Advisors to Wholesalers: Give Us a Coach, Not a Product Salesman

Advisors to Wholesalers: Give Us a Coach, Not a Product Salesman

Top advisors don't want wholesalers to sell them a product or take them to lunch. What they really want is a business consultant.

Financial advisors and brothers Mark and Jason Bradburn of Morgan Stanley Wealth Management don’t attend dinners or lunches when invited by asset managers. What does get their attention, Mark said, is when a manager brings in a business coach to help them or takes on the role of a consultant themselves.

“Some of the best athletes in the world have coaches,” Mark said, during Financial Research Associates’ Managed Accounts and UMA Summit in New York on Monday.  

The Bradburns are exactly the type of advisors asset managers want to get in front of. Mark said the team will bring in about $150 million to $175 million in net new assets this year, but about $75 million to $80 million of that will go to just two separately managed account managers. A large volume of their business is allocated to just five money managers, Mark said, so competition is tight. They’ve made one asset manager change in the last five years.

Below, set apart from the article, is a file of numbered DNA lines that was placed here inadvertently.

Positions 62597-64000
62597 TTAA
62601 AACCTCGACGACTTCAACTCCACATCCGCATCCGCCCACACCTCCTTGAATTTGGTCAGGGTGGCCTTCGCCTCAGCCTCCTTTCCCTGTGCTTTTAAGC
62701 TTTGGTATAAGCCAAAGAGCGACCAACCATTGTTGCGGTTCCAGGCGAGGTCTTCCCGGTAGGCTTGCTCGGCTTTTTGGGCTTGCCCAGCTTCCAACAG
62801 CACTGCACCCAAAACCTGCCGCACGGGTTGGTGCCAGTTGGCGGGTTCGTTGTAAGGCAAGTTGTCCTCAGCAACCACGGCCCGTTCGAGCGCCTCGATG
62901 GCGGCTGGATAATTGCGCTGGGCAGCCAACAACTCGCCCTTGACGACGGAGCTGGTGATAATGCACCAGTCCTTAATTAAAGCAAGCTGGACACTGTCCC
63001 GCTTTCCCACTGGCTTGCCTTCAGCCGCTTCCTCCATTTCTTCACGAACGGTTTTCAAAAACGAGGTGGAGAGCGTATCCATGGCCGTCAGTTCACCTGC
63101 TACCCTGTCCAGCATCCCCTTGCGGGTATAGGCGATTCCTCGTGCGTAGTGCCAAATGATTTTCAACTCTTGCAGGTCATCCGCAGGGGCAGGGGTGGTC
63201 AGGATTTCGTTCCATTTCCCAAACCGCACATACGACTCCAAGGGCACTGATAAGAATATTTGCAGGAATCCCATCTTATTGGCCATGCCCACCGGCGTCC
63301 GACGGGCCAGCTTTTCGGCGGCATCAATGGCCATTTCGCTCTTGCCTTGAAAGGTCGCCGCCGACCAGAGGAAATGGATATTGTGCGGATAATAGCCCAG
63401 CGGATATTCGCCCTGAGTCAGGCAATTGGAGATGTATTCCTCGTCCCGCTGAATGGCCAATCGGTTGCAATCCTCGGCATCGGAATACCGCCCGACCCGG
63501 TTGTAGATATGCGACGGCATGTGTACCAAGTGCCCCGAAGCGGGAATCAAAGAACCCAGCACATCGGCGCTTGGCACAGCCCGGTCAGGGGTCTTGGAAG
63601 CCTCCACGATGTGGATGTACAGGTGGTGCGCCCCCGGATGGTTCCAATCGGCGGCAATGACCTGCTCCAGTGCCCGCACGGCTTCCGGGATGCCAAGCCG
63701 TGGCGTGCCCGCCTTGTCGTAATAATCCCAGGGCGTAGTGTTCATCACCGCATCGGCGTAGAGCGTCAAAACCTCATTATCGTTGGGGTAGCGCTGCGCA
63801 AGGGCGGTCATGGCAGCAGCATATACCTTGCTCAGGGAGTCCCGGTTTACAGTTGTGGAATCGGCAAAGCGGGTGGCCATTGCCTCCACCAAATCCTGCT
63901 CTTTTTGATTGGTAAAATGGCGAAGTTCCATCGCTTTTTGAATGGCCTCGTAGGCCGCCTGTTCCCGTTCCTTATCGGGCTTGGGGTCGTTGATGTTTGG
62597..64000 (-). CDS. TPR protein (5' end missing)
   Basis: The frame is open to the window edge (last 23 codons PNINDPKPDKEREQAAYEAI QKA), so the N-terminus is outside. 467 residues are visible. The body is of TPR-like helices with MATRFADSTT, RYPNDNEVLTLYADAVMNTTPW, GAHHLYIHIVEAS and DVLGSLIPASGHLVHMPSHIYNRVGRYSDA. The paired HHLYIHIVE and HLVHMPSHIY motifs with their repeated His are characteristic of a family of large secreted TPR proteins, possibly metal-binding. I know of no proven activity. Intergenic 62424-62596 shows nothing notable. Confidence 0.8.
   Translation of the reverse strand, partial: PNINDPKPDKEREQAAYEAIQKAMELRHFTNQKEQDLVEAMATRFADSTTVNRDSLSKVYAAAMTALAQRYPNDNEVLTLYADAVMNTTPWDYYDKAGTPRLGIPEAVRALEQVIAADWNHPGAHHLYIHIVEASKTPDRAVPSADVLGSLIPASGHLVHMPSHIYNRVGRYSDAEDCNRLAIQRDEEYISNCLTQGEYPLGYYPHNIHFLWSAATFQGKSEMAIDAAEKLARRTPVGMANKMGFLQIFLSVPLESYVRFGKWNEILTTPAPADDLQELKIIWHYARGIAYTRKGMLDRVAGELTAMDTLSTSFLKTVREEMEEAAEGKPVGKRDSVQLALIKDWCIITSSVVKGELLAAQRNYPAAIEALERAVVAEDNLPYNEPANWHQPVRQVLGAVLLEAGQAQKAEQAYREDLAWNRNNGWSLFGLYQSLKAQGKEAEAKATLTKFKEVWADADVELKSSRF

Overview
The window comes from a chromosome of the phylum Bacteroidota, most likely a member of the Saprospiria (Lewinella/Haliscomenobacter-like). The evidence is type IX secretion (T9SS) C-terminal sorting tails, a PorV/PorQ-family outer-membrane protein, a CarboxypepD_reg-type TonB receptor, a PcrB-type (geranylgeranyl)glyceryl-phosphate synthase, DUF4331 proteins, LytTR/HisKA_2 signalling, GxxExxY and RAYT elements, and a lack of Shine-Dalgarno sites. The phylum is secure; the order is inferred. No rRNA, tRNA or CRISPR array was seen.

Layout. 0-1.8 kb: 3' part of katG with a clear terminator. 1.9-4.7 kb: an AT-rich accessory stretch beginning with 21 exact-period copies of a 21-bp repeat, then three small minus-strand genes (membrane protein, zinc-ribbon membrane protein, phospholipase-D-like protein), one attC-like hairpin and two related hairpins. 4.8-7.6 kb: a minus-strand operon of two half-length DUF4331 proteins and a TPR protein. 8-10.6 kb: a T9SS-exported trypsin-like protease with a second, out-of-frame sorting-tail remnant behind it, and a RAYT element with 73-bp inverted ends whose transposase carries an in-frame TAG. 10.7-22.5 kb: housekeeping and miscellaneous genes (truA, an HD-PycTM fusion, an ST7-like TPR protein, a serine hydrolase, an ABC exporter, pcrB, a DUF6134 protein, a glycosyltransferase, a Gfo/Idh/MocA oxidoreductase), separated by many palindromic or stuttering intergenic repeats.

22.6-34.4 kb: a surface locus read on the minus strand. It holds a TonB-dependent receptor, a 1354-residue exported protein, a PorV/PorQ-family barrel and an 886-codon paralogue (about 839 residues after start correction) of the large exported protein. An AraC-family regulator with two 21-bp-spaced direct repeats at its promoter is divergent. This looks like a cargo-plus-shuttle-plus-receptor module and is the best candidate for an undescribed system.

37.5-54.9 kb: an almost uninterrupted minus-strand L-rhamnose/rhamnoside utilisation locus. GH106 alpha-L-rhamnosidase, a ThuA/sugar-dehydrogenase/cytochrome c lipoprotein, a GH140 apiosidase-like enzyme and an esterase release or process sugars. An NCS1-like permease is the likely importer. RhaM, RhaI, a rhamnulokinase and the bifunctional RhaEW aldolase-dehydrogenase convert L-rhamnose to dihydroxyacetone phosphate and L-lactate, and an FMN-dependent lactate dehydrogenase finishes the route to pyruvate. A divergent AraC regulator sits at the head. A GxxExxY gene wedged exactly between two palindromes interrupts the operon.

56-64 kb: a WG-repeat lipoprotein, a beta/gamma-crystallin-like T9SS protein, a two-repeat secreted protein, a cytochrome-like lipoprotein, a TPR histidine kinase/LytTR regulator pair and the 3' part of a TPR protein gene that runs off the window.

So how does a manager get a meeting?

“You have to come in in a unique way,” Mark said.

Bringing in a consultant or coach is one unique way to get in the door; Mark and Jason use Ralph DeSalvo of LD Professional Advisory Group. Besides, the advisors who want a coach are most likely the ones who are excited about their practice and growing—the ones managers really want to go after, Mark said. Many managers will want to work with $1 million producers, but a fast-growing $1 million producer has much more potential than a stagnant one. And the real potential exists with the very large producers who are asset gathers, not just “asset babysitters.” 

In general, wholesalers miss the mark when they come in and just try to get the manager’s product on their platform, Mark said. It's a relationship business.

A recent survey by Boston-based consulting firm Practical Perspectives found that advisors typically receive between 50 and 100 different marketing and sales contacts a week, the heaviest of which comes from asset managers. But advisors are three times more likely to pay attention to in-person visits than emails or phone calls, the study found.

“I think we as an industry have an old school servicing model,” said Vinay Nadkarni, managing director and head of financial intermediary distribution at Clearbridge Investments.

Managers need to shift to a “long-tail sale,” meaning the wholesaler is cultivating a long-term relationship with the advisor, Nadkarni said. That takes time.

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